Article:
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      CommentAuthorWillow Bl00
    • CommentTimeJul 15th 2009 edited
     (6376.1)
    sphere

    The kilogram, the unit of mass in the International System (SI), is one of seven base units used in science, commerce and everyday life. It is the only one still defined by a physical object.
    A kilogram is currently defined as: ‘that mass which is equal to the International Prototype’. The International Prototype being a cylinder of platinum and iridium kept in a vault at the International Bureau of Weights and Measures (BIPM) near Paris, France.
    All the other SI units are defined in terms of a fundamental constant of nature so that anyone, anywhere can reproduce them and they don't change over time.
    Around the world, scientists are working on new ways to define the kilogram.
    Background to the Avogadro project
    The international scientific community, under the auspices of the BIPM, decided to focus on two methods, and CSIRO was involved in one of them.
    Known as the Avogadro Project, the plan is to bring together enough atoms of one substance – silicon – to make a kilo.


    [via Make and csiro]

    So my awesome uncle, who's been involved with this project, also tells me that what's extra cool about this is that the more refined silicon is, the more efficient it is at solar power. Each additional nine of purity (99.9% is three nines, 99.999% is five) pulls an additional percentage point out of the energy hitting it. And in order to have a perfect sphere you also have to have only that one element present because of the way the atoms bond. So perfect shapes are leading to perfect harvesting of energy.

    (edited for formatting)
  1.  (6376.2)
    The quest for the perfect sphere.
    How very Plato of them!
  2.  (6376.3)
    All around the world, a kilo is a measure.
    A kilo is one thousand grams, it's easy to remember.

    Seriously though, the extra info relating to solar panels is cool. I didn't actually know that "in order to have a perfect sphere you also have to have only that one element present because of the way the atoms bond". Makes sense, but I had never heard that piece of information before.
  3.  (6376.4)
    It's also very pretty to look at.
  4.  (6376.5)
    I do remember that spheres that had a ridiculous amount of smoothness and curvature (10^-18 millimeters) were supposed to be used to detect gravity waves, but I don't know if they ever made those or not.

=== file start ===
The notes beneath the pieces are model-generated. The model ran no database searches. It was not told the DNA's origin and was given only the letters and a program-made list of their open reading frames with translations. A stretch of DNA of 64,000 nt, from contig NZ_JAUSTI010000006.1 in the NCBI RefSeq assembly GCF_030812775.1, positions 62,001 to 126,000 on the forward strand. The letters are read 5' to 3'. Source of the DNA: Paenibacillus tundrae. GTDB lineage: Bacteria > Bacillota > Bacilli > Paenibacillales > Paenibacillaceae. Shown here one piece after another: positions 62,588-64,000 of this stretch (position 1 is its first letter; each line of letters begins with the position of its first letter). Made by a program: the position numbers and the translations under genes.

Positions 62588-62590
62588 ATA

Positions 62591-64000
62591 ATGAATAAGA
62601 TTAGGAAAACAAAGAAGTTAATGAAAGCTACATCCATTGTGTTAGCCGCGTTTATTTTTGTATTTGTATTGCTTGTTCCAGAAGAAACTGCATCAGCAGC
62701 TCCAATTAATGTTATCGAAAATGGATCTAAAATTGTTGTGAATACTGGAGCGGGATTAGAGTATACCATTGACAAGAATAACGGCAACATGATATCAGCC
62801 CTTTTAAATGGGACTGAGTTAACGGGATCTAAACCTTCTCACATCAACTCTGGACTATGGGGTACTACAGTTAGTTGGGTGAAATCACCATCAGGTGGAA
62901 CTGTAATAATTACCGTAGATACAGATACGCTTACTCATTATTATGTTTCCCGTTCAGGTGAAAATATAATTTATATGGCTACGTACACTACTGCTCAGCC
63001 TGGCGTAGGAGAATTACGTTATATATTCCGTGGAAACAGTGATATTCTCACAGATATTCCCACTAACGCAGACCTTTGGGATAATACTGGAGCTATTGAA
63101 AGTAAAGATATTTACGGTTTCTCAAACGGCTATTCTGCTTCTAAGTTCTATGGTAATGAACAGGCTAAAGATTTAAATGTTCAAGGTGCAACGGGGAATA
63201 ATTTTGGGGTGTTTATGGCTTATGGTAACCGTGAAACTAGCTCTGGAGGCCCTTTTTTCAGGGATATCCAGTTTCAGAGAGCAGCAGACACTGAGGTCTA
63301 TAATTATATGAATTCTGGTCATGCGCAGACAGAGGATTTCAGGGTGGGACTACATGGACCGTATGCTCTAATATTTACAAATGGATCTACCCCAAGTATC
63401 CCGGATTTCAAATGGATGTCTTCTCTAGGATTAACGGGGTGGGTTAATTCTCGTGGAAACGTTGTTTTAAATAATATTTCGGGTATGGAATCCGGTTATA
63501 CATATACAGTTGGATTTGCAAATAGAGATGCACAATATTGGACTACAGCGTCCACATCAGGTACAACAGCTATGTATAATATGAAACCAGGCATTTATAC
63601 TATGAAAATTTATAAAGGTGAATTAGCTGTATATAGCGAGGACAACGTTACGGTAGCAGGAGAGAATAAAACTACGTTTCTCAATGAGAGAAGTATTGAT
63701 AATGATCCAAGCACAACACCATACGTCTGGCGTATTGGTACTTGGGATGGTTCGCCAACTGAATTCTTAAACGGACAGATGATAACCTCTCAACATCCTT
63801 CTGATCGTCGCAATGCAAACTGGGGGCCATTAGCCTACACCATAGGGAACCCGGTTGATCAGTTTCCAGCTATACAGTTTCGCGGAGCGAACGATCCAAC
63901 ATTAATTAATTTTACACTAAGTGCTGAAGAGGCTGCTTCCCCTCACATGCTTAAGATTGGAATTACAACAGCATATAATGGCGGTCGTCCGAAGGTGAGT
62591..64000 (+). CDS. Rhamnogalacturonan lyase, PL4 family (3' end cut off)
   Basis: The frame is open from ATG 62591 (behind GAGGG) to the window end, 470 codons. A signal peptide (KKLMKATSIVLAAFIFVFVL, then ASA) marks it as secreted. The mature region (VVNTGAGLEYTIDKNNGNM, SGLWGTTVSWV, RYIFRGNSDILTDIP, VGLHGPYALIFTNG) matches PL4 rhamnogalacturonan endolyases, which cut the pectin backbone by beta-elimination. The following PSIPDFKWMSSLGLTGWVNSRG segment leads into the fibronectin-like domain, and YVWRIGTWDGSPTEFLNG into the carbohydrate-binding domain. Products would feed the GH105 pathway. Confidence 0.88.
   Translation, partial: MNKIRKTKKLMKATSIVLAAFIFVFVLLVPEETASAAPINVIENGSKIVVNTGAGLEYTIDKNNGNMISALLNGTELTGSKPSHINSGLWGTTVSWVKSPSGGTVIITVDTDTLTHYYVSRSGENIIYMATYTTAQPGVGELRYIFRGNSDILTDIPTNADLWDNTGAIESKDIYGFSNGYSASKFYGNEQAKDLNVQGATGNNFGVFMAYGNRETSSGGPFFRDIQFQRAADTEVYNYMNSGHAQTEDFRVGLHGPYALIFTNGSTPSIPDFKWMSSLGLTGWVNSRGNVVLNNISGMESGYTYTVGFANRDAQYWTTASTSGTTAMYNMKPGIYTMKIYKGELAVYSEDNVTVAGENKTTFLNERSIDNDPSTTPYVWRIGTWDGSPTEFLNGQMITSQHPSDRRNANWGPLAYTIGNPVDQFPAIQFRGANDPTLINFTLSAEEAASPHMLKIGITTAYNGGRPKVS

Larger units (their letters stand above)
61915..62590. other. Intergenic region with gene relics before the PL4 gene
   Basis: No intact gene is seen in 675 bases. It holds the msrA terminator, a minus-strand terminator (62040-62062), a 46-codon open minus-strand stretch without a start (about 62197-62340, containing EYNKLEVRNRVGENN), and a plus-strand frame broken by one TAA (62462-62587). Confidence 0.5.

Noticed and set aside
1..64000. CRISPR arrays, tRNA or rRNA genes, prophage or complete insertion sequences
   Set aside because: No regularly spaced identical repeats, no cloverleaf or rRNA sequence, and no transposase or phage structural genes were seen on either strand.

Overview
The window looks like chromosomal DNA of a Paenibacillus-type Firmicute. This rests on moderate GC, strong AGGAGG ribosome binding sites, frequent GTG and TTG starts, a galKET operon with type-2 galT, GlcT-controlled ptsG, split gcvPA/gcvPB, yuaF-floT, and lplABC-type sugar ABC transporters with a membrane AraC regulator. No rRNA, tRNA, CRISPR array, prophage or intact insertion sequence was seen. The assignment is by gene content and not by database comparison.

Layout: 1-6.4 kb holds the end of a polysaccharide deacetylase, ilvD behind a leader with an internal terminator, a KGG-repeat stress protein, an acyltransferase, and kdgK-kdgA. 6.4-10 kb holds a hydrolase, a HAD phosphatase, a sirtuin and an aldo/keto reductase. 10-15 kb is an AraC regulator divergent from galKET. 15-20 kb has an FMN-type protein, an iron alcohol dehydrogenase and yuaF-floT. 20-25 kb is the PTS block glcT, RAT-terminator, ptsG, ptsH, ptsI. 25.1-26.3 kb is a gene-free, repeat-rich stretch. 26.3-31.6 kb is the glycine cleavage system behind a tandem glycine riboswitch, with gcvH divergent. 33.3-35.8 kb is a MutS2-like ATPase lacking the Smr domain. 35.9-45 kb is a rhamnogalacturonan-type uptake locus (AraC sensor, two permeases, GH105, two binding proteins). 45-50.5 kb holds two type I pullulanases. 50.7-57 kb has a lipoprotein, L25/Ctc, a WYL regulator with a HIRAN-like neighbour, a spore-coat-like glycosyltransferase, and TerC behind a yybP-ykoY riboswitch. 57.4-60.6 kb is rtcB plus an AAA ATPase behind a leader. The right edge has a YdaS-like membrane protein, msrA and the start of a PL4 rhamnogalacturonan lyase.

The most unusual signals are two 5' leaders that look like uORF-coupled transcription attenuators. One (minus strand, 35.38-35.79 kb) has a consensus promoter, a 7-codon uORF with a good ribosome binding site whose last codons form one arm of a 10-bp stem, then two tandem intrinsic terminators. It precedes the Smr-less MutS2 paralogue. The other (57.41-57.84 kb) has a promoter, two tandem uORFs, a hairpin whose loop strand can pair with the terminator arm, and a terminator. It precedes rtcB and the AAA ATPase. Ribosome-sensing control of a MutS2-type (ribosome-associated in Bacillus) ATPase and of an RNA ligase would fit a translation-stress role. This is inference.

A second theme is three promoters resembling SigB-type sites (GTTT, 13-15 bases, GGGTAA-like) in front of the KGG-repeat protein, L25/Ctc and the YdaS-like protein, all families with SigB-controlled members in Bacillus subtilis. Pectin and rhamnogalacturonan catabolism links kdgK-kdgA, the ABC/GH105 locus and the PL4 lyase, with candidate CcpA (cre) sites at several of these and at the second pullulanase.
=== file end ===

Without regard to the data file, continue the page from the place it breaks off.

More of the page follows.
• CommentAuthor/
    • CommentTimeJul 16th 2009
     (6376.6)
    So does this indicate that perfect symmetry leads to perfect thought/energy, therefore possibly perfect action?
  5.  (6376.7)
    So does this indicate that perfect symmetry leads to perfect thought/energy, therefore possibly perfect action?
    Plato's metaphysical mumbo-jumbo is actually kinda true? Well, I'll be the descendant of an ape-like creature!
    • CommentAuthor/
    • CommentTimeJul 16th 2009
     (6376.8)
    Who's this Plato guy? I got that from a Bruce Lee book...
  6.  (6376.9)
    Who's this Plato guy? I got that from a Bruce Lee book...
    Never mind. I talk like a fag and my shit's all retarded.
    • CommentAuthor/
    • CommentTimeJul 16th 2009
     (6376.10)
    Don't you just hate it when that happens?
    •  
      CommentAuthorsillypunk
    • CommentTimeJul 16th 2009
     (6376.11)
    that is so shiny....

    also: fun fact. the meridian expedition that set out just prior to the french revolution to come up with the standard meter, didn't actually become the standard for the meter. as you were.
  7.  (6376.12)
    Don't you just hate it when that happens?
    I've been told that there are plenty of 'tards out there living really kick ass lives. My doctor's first wife was 'tarded. She's a pilot now.
    •  
      CommentAuthorJon Wake
    • CommentTimeJul 16th 2009
     (6376.13)
    Call me old fashioned, but I like my units of measurement to be based on something a little less arbitrary. If the length of the King's forearm was good enough to build the pyramids, its good enough to design a nanomachine with.
  8.  (6376.14)
    Call me old fashioned, but I like my units of measurement to be based on something a little less arbitrary. If the length of the King's forearm was good enough to build the pyramids, its good enough to design a nanomachine with.
    Ironically enough, the Imperial units of measurement have been officially defined using meters and kilograms for over 100 years now.
    •  
      CommentAuthorJon Wake
    • CommentTimeJul 16th 2009
     (6376.15)
    My car gets eighty leagues and a cubit and that's the way I likes it.